As a two-time Baja 1000 veteran, Alexander Rossi is no stranger to off-road racing, but the Dakar Rally still would be a fresh start for the 2016 Indianapolis 500 winner.
“I’d 100 percent love to do Dakar at one point … but it’s so different from Baja in the sense it’s like the Tour de France,” Rossi told NBC Sports’ Parker Kilgerman (video of the interview above). “You do stages. You have rest days. Baja is a 19-hour sprint, where Dakar is over (two) weeks. It’s a very different type of race. The vehicles are more spec.
“And the other thing is the navigation is a lot harder. You’re having to navigate almost as a sailor would by the stars in some categories. You don’t have GPS systems. You have a map. A whole different challenge, but one that I would love to do one day.”
It’s understandable why the arid terrain of Saudi Arabia (the location of the Dakar Rally for the second consecutive year) would beckon for Rossi, who already has had two extraordinarily eventful forays into desert racing in Mexico.
HOW TO WATCH THE 2021 DAKAR RALLY: Information, daily schedules for NBCSN
In the 2018 Baja 1000, Rossi narrowly averted a head-on collision with a passenger SUV (which had its right-side mirror sheared off in glancing contact). He still soldiered on to a second-place finish in Class 7 (just below the trophy truck division) with a Honda Ridgeline owned by Jeff Proctor.
In the 2019 Baja 1000, Rossi rolled his Ridgeline into a ditch after misjudging a 90-degree left turn over a hill. After continuing for another 100 miles, Rossi and co-driver Proctor had to retire from the race because of damage.
With his strong ties to Honda possibly providing another opportunity, Rossi seems enamored with a return to Baja, which is “one of a kind and one of the hardest things I’ve ever participated in on four wheels.”
There are three keys to differentiating the open road from the closed-circuit ovals, road and street courses that Rossi has tamed in the NTT IndyCar Series.
The first is “there’s no set course,” Rossi said. “There are checkpoints you have to go through, but it’s up to you to find the best route for yourself and vehicle to get between Checkpoint A and B. So it’s really up to your own research that you do the weeks and months that you’re down there before the event and just your own creativity, which is pretty crazy.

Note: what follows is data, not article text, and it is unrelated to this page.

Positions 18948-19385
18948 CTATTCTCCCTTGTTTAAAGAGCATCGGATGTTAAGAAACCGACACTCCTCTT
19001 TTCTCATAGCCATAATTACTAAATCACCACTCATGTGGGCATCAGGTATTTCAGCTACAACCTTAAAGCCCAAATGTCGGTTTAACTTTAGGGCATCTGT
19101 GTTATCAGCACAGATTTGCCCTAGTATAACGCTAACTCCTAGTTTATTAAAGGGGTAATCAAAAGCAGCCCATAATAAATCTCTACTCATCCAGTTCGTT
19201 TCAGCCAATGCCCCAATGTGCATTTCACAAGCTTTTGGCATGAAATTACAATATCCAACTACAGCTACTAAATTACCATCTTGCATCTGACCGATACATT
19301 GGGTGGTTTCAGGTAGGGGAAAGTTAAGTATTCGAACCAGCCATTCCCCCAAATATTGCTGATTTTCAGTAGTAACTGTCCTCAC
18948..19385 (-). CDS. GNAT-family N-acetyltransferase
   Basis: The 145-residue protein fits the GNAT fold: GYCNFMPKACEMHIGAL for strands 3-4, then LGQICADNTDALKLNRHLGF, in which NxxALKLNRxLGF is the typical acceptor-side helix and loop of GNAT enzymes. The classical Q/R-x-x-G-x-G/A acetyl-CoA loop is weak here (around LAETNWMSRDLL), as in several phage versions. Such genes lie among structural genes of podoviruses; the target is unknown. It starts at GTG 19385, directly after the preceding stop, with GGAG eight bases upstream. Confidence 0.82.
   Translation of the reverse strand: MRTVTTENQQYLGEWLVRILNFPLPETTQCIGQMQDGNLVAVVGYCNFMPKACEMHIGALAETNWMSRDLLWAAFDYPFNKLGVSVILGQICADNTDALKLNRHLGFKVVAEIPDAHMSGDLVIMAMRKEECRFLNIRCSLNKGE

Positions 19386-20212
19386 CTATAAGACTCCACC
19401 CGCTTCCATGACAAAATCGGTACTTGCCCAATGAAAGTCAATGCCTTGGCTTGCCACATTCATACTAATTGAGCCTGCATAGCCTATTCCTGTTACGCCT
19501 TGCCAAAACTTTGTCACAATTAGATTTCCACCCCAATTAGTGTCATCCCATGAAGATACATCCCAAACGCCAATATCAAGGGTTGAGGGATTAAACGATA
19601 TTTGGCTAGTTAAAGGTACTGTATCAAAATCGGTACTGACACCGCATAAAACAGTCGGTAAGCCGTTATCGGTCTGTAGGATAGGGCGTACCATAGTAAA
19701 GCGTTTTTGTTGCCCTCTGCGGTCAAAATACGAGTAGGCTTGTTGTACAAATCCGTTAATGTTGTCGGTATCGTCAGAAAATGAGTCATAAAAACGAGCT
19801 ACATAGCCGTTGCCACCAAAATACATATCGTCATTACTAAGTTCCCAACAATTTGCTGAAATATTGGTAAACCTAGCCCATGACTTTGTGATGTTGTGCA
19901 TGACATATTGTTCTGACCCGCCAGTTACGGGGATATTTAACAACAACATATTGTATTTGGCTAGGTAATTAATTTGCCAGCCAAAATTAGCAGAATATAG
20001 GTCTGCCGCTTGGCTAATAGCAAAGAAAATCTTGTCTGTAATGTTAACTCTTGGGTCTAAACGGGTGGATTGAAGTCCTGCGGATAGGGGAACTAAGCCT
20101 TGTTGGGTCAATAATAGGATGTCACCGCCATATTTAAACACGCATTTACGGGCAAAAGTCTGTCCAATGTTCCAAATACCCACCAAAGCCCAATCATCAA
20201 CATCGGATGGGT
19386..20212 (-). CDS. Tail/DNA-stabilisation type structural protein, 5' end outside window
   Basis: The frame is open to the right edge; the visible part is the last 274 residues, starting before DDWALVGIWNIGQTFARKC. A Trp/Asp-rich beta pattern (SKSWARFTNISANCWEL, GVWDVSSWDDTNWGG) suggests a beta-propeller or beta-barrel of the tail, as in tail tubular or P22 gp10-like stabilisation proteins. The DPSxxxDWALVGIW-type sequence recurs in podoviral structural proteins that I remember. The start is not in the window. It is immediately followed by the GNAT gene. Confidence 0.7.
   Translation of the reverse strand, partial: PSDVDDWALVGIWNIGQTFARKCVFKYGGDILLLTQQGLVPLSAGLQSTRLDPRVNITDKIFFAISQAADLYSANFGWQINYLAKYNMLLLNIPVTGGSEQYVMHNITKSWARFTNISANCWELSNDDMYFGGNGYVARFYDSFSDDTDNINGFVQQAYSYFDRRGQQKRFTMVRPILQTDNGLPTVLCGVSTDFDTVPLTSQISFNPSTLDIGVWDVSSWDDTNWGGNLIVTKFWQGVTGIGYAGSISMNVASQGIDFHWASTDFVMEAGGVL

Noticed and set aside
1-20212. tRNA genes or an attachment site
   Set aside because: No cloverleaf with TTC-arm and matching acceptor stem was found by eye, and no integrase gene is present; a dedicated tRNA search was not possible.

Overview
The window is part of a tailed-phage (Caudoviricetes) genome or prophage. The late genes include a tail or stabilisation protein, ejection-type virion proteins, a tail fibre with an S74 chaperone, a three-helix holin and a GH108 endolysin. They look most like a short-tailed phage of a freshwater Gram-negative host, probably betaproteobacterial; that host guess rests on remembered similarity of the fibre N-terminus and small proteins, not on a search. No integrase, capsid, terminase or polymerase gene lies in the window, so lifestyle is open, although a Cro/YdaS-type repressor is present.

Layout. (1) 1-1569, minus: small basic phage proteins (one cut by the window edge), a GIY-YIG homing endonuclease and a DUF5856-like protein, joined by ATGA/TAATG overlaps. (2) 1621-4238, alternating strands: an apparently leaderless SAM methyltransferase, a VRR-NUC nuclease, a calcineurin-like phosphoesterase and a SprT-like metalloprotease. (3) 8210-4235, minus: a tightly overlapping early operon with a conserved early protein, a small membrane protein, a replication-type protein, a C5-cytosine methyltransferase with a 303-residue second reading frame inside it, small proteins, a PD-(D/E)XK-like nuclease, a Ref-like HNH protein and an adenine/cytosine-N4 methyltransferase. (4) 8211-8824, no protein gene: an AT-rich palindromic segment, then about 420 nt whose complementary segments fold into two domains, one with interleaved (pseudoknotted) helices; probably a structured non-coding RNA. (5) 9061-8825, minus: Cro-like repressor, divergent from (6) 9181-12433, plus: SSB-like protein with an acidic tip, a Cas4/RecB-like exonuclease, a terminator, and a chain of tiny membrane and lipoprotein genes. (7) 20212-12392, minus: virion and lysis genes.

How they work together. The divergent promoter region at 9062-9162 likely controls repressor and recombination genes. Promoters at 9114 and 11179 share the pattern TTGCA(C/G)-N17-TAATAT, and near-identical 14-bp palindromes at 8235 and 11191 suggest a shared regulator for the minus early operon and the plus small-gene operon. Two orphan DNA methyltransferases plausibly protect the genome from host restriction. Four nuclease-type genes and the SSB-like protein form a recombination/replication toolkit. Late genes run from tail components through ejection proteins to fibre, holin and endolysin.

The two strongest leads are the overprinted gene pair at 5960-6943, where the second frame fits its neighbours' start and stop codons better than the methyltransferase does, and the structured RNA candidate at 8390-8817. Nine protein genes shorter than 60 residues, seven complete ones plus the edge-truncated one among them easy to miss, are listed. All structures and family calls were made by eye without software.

“No. 2, the locals are actually involved in Baja, where they try and bobby-trap the competitors, and they’ll set up fake course markers and try to get you to get in a ditch. But those same locals are also the ones that will help you out of a difficult situation (locals helped recover his truck after the 2019 crash).
“No. 3 is even though you’re racing over unbelievable terrain. Huge boulders, big hills. You’re jumping a truck. It’s flat out the whole way. The machines are built so well, it’s a 10/10ths sprint race, even for 1,000 miles.”
Rossi, who will make his third consecutive start in the Rolex 24 at Daytona this month, is building a reputation for embracing versatility.
Besides IndyCar, sports cars and off road, he also would like to try NASCAR’s premier series — though that goal has been tempered by his 2019 debut in the Virgin Australia Supercars series. Teaming with IndyCar driver James Hinchcliffe, their car finished 18th of 26 in the prestigious Bathurst 1000.
“I was out of my depth,” Rossi said. “Trying to debut in a V8 Supercar at Bathurst was a hell of a task. Didn’t do a very good job. So nothing but accolades for those guys over there and what they do. I don’t think Cup would be any different. That’s a whole different world, and you’ve got to have the right preparation and right time before you’re going to jump in and do anything good.
“Conor Daly and Travis Pastrana did the truck race in Vegas and did a pretty good job, but if I were to ever do it, I want to give it the time and respect it deserves.”